Located in what was once a corner pizza parlor, Mediterranean Village still retains the cheerful atmosphere of that type of eatery. The motif here is late-Fifties and early-Sixties nostalgia, as epitomized by big American cars, rambunctious rock 'n' rollers and live-fast/die-young movie stars like Marilyn Monroe and James Dean. Booths and table surfaces are forest green. The wall behind the counter is painted bright pink. The restaurant is clean and attractive, and I don't mind at all that the decor doesn't match the product. The food here is generously portioned and reasonably priced. For the most part, I'm happy with its quality, too. I like all three of the salads I try (Jerusalem, Greek and Horiatike), which often use fresh, crisp romaine lettuce. The beef-and-lamb shawarma is fabulous, delicately spiced and grilled to a crisp. Mediterranean Village's hummus is perfectly seasoned (taste that garlic!) and served with tomato chunks and Kalamata olives. Falafel balls are crisp, but not overcooked. Finally, the exceptional baklava here tastes of butter, cinnamon and walnuts. I like the fact that it's not honey-drenched.
On the downside, I'm not a big fan of the Middle Eastern meat loaf morsels known as kifta-with all its varied spellings. The cigar-shaped kifta here taste dry. I'm sad to discover that my Grecian-style chicken is also a bit dry, a result of overgrilling. The skin is so charred I cannot taste the seasonings.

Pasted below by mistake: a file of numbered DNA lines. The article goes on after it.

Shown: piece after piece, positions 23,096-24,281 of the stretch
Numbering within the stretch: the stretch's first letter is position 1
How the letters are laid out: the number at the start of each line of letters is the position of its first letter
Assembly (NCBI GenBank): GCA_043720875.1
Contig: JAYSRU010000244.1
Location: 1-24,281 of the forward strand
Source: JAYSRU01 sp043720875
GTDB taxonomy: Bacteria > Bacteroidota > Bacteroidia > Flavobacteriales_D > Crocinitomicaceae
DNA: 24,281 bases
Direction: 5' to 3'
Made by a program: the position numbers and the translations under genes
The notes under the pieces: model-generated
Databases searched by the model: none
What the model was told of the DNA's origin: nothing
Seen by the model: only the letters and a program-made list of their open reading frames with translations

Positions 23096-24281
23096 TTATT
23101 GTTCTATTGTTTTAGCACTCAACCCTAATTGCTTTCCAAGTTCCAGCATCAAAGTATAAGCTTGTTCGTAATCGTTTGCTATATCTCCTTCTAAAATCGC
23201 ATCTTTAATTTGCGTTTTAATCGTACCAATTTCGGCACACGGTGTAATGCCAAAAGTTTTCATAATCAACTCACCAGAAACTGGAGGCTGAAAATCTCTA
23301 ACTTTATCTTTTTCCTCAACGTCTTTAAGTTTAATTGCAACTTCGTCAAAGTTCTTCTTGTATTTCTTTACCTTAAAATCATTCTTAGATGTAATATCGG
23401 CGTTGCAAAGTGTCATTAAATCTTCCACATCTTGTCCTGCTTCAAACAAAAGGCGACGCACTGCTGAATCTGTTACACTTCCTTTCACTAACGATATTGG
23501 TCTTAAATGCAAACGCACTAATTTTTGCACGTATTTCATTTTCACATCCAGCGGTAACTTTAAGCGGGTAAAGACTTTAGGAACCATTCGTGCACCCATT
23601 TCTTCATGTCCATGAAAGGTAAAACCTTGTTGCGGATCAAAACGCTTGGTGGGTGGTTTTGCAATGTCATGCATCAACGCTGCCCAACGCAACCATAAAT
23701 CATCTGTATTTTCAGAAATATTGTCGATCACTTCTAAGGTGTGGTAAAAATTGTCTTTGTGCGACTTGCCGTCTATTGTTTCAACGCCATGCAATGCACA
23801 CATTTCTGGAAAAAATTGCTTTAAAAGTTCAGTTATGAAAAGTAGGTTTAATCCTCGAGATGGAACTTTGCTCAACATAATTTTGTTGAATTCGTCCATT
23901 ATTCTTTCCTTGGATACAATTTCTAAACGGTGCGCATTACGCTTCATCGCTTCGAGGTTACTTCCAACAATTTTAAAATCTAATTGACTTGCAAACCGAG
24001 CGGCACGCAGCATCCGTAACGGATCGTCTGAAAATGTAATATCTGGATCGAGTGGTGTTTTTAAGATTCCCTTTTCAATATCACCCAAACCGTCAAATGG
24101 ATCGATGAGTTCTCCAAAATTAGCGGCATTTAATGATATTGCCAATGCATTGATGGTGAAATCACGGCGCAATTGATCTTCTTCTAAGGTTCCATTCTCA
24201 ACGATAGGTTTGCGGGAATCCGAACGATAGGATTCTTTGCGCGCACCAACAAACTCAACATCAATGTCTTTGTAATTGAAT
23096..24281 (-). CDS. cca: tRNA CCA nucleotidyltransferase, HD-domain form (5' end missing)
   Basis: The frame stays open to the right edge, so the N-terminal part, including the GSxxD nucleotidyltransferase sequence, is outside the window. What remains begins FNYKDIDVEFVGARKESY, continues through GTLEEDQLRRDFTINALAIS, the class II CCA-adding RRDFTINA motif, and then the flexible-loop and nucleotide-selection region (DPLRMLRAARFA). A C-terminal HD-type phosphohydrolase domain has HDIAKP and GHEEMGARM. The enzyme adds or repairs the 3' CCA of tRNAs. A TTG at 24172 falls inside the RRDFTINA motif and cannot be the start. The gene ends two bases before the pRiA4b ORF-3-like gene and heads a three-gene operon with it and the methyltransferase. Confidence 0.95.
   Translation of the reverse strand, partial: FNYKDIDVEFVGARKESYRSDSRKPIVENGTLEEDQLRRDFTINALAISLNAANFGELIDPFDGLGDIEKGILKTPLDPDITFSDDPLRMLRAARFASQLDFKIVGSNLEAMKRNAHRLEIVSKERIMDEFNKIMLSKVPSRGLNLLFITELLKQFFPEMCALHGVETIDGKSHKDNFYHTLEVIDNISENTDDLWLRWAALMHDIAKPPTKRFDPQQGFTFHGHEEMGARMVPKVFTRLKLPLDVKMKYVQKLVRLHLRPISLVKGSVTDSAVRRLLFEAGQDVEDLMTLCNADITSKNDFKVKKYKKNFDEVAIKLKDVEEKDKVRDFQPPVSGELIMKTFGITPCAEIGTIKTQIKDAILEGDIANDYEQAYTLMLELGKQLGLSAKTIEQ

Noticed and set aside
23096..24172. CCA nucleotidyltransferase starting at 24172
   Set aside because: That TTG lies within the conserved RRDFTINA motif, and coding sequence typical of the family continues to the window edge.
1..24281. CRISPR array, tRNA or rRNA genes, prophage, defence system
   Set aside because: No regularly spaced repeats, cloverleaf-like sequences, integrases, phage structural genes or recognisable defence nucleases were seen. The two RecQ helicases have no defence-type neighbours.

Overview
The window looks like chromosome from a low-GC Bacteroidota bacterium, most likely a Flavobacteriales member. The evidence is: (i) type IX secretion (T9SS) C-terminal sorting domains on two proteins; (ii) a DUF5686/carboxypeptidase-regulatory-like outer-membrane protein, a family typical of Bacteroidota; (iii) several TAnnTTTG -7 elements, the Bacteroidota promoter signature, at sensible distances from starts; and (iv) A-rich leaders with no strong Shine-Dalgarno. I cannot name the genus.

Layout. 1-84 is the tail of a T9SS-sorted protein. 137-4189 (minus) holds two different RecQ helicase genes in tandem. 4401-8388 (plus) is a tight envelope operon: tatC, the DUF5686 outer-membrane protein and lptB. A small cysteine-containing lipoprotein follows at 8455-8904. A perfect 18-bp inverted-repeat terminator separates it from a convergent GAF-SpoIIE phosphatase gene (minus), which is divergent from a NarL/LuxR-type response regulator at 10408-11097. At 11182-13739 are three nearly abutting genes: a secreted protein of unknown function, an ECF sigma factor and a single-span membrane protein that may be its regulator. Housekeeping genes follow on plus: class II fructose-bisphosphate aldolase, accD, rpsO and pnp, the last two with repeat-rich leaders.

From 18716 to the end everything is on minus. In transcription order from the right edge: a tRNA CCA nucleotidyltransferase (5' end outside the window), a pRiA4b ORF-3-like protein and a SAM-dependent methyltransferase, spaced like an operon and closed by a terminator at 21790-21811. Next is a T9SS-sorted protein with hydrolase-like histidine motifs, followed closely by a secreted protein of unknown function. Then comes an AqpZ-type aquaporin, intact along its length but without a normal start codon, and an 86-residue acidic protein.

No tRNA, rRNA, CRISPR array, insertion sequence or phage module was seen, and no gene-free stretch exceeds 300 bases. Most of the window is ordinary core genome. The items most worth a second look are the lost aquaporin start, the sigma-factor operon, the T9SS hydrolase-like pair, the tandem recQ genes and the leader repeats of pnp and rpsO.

Happily, the pita bread at Mediterranean Village is served hot, sliced into halves and is tender and thick. I like it.
The only problem I have-and it's a small one-is with product consistency, which seems to waver. On one visit, Mediterranean Village's delicious lamb-and-beef shawarma is sliced into thin strips. I like it so much that I order it in a pita sandwich the next time I visit, only this time the shawarma is cut into thicker chunks, which I don't like so much. On one visit, the Horiatike salad contains no lettuce, but includes chopped iceberg the next. A hummus appetizer is just plain hummus with olive oil the first time we order it, yet the next time it comes topped with a scoop of baba ghanouj and drizzled with tahini. I'm not asking that this little restaurant emulate the big fast-food franchises, but I will say this: People like to order the same thing and have it be the same. 'Nuff said. Service is attentive. On one particularly mistake-prone night in the kitchen, our waitress apologizes profusely and gives us each a free baklava for our troubles. Small gestures like this go a long way toward building good will and a loyal customer base while a restaurant gets on its feet. Besides, as I said earlier, the baklava here is darn good.